We used geographic ranges of North American shrews and environmental data to better understand spatial distribution of species richness in the Soricidae. Richness was examined as a function of latitude and longitude and was compared with climatic variables at random points (≥90 km apart). Latitudinal trend in richness was parabolic with a maximum near 48°N, consistent with the general hypothesis that diversity is limited by energy to the north and by moisture to the south. Precipitation, snowfall, and July heating degree days were positively related to shrew richness. Richness of North American Soricidae was high in areas where topographic relief allowed for a variety of forested habitats and precipitation was high, such as the Southern Appalachians and Pacific Northwest. This broad, geographic study supports the idea that environmental moisture importantly limits distributions of shrews, which has been suggested by much autecological work in this group.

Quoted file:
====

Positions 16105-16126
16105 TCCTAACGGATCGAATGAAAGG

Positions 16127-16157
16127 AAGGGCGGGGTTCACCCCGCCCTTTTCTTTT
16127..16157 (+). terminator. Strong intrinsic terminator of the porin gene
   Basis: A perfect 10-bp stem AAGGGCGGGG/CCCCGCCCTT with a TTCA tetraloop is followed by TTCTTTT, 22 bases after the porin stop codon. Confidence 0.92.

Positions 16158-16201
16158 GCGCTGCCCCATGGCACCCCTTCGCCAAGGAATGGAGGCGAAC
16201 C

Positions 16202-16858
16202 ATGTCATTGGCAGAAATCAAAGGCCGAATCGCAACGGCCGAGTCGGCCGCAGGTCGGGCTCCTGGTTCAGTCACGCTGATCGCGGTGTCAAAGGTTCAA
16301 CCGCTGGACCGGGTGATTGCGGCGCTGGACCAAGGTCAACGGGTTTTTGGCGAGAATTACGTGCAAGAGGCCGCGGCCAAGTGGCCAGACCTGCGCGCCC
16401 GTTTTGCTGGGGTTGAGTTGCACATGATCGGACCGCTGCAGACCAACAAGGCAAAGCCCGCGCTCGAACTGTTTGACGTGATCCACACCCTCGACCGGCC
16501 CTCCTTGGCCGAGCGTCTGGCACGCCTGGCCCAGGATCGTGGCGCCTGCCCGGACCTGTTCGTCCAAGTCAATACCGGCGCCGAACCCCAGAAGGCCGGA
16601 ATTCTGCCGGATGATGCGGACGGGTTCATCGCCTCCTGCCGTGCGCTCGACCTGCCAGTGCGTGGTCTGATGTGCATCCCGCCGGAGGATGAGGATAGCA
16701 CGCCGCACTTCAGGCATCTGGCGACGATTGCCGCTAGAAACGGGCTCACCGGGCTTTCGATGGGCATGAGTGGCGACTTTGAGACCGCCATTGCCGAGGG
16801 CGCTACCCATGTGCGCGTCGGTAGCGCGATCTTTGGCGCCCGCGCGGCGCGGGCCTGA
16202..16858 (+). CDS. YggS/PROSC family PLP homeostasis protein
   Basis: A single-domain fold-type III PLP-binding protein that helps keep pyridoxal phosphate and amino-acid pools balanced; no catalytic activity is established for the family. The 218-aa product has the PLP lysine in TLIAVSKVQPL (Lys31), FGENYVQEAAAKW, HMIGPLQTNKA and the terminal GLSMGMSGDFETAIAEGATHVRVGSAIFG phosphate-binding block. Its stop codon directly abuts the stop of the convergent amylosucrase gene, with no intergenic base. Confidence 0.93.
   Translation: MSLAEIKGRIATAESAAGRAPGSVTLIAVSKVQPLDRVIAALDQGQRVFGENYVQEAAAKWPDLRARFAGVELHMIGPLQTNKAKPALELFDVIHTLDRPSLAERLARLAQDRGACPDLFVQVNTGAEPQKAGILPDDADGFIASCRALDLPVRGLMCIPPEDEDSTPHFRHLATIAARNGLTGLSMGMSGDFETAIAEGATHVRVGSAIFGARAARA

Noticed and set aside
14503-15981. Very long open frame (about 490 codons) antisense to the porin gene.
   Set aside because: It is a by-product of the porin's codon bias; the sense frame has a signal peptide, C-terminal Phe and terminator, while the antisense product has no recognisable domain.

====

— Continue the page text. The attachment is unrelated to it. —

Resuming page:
- Geographic information systems
- North America